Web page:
The Pandemic And Legal Abortion: What Happens When Access Is Limited?
In April, Johanna Cruz terminated her pregnancy with drugs obtained through a telemedicine consultation.
Abortion is legal in Colombia. And Cruz, a street performer from Chile who was backpacking through the Colombian state of Antioquia, did not feel she was in a position to raise a child. She didn't have a steady income or stable housing. And with stay-at-home orders in place to control the spread of coronavirus, she found herself facing homelessness in the town of San Rafael and unable to travel to Medellin, the nearest city with an abortion clinic.
But one program offered an alternative. In Colombia, patients can now consult with a doctor on a video call to request the medications that induce abortion. They're shipped directly to a patient.
Around the world, the pandemic has made it harder for women — especially young women and women in lower-income or rural settings — to access contraception and abortion services. The International Planned Parenthood Federation reports that over 5,000 reproductive health clinics globally have closed since the start of the pandemic due to COVID-19 lockdowns and social distancing measures. In some cases, they have closed because of a lack of personal protective equipment to keep doctors and patients safe from contracting the virus.
The pandemic also creates new stressors on women trying to seek this type of care. In many countries, there's already stigma associated with sexual and reproductive health services, says Abebe Shibru, country director for Marie Stopes International in Zimbabwe — and for this reason, women often seek out these services in secret. Lockdowns have made it harder for women in Zimbabwe to discreetly access sexual and reproductive care, he adds, because now family members may want to know where they're going order. Women may also face harassment from police officers enforcing stay-at-home orders.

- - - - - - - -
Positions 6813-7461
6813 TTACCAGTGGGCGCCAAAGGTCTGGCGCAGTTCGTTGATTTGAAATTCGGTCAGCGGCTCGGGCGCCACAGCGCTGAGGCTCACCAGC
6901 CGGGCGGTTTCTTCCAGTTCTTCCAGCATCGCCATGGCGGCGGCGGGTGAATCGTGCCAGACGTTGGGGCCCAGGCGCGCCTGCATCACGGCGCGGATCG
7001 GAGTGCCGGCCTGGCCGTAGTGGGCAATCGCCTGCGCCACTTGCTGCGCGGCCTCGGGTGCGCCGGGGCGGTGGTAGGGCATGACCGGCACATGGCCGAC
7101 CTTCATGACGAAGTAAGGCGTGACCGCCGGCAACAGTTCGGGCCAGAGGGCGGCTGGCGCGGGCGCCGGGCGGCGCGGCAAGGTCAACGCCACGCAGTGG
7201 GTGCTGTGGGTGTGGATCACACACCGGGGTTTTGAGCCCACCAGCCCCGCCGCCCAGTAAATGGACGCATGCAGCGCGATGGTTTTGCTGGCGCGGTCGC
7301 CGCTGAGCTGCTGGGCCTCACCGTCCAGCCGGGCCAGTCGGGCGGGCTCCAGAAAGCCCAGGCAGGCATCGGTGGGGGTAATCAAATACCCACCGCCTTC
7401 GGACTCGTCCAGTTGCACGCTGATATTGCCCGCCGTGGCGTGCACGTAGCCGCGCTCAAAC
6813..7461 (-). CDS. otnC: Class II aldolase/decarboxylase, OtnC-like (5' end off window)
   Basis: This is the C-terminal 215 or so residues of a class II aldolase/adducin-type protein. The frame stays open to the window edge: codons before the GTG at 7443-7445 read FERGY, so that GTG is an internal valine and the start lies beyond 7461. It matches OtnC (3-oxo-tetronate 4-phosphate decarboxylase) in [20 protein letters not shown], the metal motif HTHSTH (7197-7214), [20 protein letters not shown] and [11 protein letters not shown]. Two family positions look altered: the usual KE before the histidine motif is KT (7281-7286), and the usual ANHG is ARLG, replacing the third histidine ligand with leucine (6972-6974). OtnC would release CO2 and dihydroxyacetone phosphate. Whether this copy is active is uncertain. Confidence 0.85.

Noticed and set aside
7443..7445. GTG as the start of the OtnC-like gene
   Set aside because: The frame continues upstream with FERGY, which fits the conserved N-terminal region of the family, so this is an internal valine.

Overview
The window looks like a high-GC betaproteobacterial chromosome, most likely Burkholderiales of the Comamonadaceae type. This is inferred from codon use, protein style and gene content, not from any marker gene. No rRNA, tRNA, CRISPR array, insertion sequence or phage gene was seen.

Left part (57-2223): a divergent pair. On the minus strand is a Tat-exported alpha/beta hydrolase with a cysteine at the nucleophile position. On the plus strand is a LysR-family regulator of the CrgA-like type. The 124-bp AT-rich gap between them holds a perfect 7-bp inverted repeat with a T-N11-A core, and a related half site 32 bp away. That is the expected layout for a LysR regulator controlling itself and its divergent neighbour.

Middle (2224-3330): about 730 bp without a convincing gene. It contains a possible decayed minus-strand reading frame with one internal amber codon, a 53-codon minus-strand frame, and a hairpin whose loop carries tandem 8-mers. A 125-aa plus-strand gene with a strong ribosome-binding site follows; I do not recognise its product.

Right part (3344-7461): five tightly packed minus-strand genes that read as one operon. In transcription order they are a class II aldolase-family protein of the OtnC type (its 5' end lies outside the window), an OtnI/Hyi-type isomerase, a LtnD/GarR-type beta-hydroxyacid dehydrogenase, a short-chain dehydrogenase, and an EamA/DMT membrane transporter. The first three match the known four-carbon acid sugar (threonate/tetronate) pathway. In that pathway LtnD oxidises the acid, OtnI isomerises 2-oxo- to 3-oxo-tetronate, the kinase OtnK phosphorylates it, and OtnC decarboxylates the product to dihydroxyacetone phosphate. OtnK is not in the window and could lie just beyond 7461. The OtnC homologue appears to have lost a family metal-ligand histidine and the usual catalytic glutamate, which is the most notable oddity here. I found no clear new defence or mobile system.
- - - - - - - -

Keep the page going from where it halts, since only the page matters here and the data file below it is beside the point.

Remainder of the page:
The United States is also trying to de-prioritize sexual and reproductive health services amid the global coronavirus response. In May, the U.S. sent a letter to the U.N., requesting that the agency remove references to "sexual and reproductive health" — including abortion services — in its COVID-19 plan. Women's health groups expressed concern, saying these services are an essential part of health care in an emergency like the pandemic. The U.S. gives more money to the global COVID-19 response than any other country, according to the Kaiser Family Foundation.
Despite the obstacles for health groups as well as their clientele, family planning organizations are finding ways to provide reproductive health services to women. In countries with stay-at-home orders, such as Zimbabwe and Nepal, for example, Marie Stopes International is currently operating call centers that connect women to the nearest clinics. MSI Nepal and Ipas Development Foundation, an organization that promotes access to safe abortion in India, are advocating for local governments to make medical abortion legally accessible from home, either through a trained provider coming to women directly or through a telemedicine consultation.
The virtual option is already happening in Colombia, where Cruz got her abortion.
She reached out to Fundacion Oriéntame, a health group that provides reproductive health care and education. It started using telemedicine to offer abortion services in late March, when the country's stay-at-home order forced several of its locations across Colombia to close or operate under limited hours. Colombia began to relax its stay-at-home measures on June 1, but Oriéntame's clinics will keep their modified schedules until at least July.